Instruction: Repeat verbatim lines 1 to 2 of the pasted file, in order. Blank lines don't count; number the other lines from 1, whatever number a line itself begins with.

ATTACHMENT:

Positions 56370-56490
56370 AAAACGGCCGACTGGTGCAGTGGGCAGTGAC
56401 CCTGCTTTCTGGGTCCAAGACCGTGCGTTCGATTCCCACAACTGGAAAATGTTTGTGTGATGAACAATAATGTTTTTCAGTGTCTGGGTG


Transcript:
Positions 56370-56490
56370 AAAACGGCCGACTGGTGCAGTGGGCAGTGAC